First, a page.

President Bola Tinubu’s nomination of Dr. Olayemi Michael Cardoso as the potential new governor of the Central Bank of Nigeria (CBN) has ignited a range of opinions among economists, as revealed in Nairametrics’ survey of expert views.
Dr. Cardoso, a former Citibank Nigeria chairman, boasts a distinguished career spanning over three decades in various sectors, including finance, development, and public service.
He has served on the boards of Nigerian subsidiaries of Texaco and Chevron and chaired EFInA, a financial sector development organization supported by the Bill and Melinda Gates Foundation.
Notably, he played a pivotal role as the first Commissioner for Economic Planning and Budget for Lagos State, leading the financial reform initiatives that enhanced the state’s tax revenues.
Throughout his career, Dr. Cardoso has been a consultant and policy expert, collaborating with prominent international organizations such as the World Bank, Ford Foundation, UN-Habitat, World Health Organization, and the Swedish Development Foundation.
His journey began at Citibank, where he eventually attained the position of Vice President before co-founding Citizens International Bank, where he served as an Executive Director for eight years.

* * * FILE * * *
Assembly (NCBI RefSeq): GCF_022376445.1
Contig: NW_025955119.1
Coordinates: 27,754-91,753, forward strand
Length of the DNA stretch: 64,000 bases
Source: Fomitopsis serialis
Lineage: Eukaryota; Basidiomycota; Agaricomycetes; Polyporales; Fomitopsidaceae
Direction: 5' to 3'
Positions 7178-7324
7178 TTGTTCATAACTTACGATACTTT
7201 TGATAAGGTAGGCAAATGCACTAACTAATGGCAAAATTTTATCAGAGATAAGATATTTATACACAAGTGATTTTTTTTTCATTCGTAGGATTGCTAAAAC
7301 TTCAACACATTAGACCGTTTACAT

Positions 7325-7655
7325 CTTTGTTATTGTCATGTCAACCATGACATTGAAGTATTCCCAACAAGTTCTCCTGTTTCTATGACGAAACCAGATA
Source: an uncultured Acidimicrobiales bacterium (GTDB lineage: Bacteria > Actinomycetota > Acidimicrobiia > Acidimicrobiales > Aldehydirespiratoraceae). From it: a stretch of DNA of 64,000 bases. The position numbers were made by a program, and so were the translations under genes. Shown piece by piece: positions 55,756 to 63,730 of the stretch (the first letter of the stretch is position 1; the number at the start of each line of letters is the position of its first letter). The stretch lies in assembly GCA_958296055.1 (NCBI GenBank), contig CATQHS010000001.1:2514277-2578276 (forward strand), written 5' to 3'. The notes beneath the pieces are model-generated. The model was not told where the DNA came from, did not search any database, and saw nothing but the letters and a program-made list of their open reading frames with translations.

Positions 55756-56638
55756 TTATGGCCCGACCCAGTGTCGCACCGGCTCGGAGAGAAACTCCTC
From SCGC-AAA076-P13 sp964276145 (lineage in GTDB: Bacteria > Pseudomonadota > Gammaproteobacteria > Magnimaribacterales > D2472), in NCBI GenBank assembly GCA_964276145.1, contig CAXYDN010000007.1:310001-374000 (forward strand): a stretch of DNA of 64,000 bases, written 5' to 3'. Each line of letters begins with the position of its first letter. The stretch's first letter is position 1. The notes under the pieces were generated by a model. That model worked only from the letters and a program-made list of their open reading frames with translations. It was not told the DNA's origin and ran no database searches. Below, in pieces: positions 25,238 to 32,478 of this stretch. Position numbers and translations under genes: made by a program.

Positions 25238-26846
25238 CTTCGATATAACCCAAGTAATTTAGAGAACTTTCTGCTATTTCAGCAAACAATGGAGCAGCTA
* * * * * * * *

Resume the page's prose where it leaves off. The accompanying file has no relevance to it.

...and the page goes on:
His accolades include an honorary Doctorate Degree in Business Administration from Aston University, his alma mater, and the Global Distinguished Alumni award from Citi.
Education-wise, Dr. Cardoso holds a Master’s in Public Administration from Harvard Kennedy School, where he was a Mason Fellow.
He completed his undergraduate studies, earning a Bachelor’s degree in Managerial and Administrative Studies from Aston University in 1980.
His extensive background encompasses banking, chartered stockbroking, and expertise in public policy.
Notably, he held the role of Commissioner in the Lagos State Ministry of Economic Planning and Budget during President Bola Tinubu’s tenure as Lagos governor.
Here are economists’ perspectives on Dr. Cardoso’s nomination:
Moses Igbrude, President of the Independent Shareholders Association of Nigeria, emphasized that Dr. Cardoso’s performance would depend on President Bola Tinubu’s direction.
He stressed the importance of granting Cardoso autonomy to excel in his role.
Additionally, he underscored that the CBN should maintain its independence, focusing on policy formulation, supervision, and corporate governance.
Professor Tayo Bello, a former stockbroker and lecturer at Adeleke University, expressed his preference for a core economist to lead the CBN.
He argued that previous banker-led CBN eras, including Soludo’s, were marked by impactful policies that have not been replicated.